As we worked, Oleg came up with the idea to add wavy lines behind the irises. I liked it, and see them as silver vines wrapped around tree trunks. The ring has eight irises laid out in a line, with every other iris reversed to create a flowing effect.

CAD design of ringOnce we settled on the final CAD design, he sent me a wax model.

Our first iteration of the design had the green enamel-polymer filling in the spaces between the irises, creating a smooth convex outer surface. I had originally wanted the green background to lay in between the raised irises, but I decided to try the smooth, convex look, based on the beauty of many of the other rings that Oleg had made with a similar method. So… he cast the ring and sent it to me.

Wax modelHe had made it to spec, and did a great job. To my surprise, I found that a local jeweler who had helped me measure my ring size had miscalculated, and the ring was too small. It would have to be recast.

To confirm the size, Oleg sent me a copy of the ring that he had discarded because it wasn’t perfect. He filed down the inside to get the exact size I needed (which I confirmed with three more jewelers).

Convex ringBased on our discussion of color depth (i.e. lighter and darker), he “painted” three different samples of the enamel-polymer in different spots on the ring. One of the areas happened to be lower than the raised irises, and when I saw it, I said, “Aha!” It was exactly what I had wanted in the beginning.

With the need to recast the ring because of my sizing mistake, I asked Oleg to make the enamel lower than the raised irises. He did this by only placing one layer of enamel on the silver. I also asked him to lighten the green color a bit by mixing it with a clear enamel.

He did so, and sent me the finished ring, and there it was: exactly what I had envisioned, turned into a beautiful sterling silver ring with raised irises against a dark green background. Oleg hit it out of the park!

Note that the image below shows "pitting" on the green background. With the naked eye, one cannot see those small marks, and the ring looks shiny and lovely. The second image below shows that difference.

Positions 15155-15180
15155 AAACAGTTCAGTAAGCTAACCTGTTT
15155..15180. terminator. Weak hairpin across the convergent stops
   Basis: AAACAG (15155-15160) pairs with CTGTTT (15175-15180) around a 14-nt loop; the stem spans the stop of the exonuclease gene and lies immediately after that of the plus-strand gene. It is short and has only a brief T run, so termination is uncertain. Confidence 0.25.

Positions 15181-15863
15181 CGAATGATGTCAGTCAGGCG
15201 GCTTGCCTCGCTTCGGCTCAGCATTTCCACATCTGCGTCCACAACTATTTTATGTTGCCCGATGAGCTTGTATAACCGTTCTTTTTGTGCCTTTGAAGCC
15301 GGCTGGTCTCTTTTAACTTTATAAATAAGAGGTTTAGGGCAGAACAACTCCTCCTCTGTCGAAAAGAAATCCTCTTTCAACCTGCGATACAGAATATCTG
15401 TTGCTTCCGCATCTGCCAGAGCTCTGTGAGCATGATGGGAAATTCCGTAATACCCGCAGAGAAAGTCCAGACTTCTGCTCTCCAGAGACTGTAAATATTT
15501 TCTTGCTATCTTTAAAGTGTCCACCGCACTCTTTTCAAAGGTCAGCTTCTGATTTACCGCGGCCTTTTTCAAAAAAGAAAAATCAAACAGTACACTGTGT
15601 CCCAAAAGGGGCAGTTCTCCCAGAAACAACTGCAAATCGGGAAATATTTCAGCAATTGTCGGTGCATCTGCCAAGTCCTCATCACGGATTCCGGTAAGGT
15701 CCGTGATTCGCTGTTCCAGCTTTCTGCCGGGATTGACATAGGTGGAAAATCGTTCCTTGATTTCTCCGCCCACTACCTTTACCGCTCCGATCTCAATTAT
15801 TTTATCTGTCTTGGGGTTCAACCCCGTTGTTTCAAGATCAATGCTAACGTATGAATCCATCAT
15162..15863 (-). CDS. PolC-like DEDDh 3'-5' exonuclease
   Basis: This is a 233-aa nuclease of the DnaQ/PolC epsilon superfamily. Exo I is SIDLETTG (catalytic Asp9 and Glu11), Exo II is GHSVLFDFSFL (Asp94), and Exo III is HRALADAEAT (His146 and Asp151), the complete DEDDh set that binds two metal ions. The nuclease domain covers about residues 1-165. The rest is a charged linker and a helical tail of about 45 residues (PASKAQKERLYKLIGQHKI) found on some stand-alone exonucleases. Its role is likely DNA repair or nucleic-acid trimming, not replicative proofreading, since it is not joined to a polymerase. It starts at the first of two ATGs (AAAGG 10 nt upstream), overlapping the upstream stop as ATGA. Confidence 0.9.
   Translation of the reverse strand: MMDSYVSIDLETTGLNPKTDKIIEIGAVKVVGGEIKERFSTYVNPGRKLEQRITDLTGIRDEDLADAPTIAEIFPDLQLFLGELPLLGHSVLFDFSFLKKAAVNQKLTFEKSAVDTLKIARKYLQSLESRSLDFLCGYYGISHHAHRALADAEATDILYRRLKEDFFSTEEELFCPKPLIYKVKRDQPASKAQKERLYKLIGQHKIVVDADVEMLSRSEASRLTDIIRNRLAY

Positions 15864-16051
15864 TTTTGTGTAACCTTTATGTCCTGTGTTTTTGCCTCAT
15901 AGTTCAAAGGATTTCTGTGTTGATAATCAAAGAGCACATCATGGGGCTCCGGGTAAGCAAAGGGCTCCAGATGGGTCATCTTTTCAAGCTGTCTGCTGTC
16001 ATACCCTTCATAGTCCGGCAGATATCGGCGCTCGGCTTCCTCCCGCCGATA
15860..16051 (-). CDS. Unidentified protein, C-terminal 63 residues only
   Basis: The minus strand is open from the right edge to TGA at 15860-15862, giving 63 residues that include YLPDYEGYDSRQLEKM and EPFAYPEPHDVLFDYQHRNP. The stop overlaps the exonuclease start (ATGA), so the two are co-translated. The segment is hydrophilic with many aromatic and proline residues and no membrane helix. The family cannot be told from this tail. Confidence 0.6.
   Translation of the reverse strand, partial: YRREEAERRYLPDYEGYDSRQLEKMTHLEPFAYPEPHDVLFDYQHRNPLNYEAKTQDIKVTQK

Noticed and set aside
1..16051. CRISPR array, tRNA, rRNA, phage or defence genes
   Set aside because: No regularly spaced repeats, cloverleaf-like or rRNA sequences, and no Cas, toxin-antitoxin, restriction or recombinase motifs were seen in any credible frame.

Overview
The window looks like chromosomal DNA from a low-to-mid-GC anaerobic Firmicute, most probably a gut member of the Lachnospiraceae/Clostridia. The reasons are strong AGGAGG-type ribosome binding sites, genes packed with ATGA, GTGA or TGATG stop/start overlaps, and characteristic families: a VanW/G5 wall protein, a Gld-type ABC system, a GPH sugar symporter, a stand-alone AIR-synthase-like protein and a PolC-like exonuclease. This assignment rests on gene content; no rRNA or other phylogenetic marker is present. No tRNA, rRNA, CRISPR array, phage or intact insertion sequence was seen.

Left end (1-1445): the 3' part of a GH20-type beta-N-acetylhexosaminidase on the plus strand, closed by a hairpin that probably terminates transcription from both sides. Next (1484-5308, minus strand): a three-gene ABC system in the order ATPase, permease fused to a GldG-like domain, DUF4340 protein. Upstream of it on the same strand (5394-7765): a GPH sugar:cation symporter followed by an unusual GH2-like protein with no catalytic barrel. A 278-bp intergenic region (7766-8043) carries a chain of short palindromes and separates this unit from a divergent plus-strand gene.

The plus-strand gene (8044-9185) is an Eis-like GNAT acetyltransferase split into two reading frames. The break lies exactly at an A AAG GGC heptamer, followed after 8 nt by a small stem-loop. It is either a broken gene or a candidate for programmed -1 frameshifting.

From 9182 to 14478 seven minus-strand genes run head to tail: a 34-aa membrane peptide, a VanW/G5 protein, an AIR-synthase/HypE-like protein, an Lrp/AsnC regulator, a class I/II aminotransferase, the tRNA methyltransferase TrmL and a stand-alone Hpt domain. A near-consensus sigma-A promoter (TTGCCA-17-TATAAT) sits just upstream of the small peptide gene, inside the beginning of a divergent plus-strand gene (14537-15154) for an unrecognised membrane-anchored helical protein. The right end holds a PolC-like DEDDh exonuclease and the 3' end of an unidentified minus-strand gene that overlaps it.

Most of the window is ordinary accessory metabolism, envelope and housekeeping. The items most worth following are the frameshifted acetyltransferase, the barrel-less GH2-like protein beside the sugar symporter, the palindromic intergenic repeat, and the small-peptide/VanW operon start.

The finished ringMy final task was to have the ring engraved with a phrase that represented the spiritual meaning of the ring. I wanted to use a very specific font, and because Oleg’s specialty was in design engraving but not font engraving (he only offers two fonts) I found a local font engraver in Wells, Maine to finish that part of the ring.

Silver Ring - Alternate ViewAdam Amara, at, did a wonderful job, adding the engraved phrase, plus the standard “925” notation for “sterling silver.” I sent Adam a PDF of a font that I liked, and he came very close to it (doing it all by hand).

The phrase that I asked Adam to engrave was “Dear Beloved, We Embrace.” It is part of my daily prayer and meditation and is a mantra that I repeat throughout the day, as often as possible, as I breathe in and out. It is a prayer that I refer to as “The Breath of Love Embrace.” Here is the font that I used, that Adam reproduced.

The Breath of Love Prayer

Both Oleg and Adam are master craftsmen—artisans of the highest caliber.

I recommend them both and give them both Five Stars.

* * * * * (Five Stars)

(click on the images above to see larger versions)

Oleg Mozjoukhine, Classic Hand Engraving & Jewelry:

Adam Amara, The Friendly Fish:

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Peter Falkenberg Brown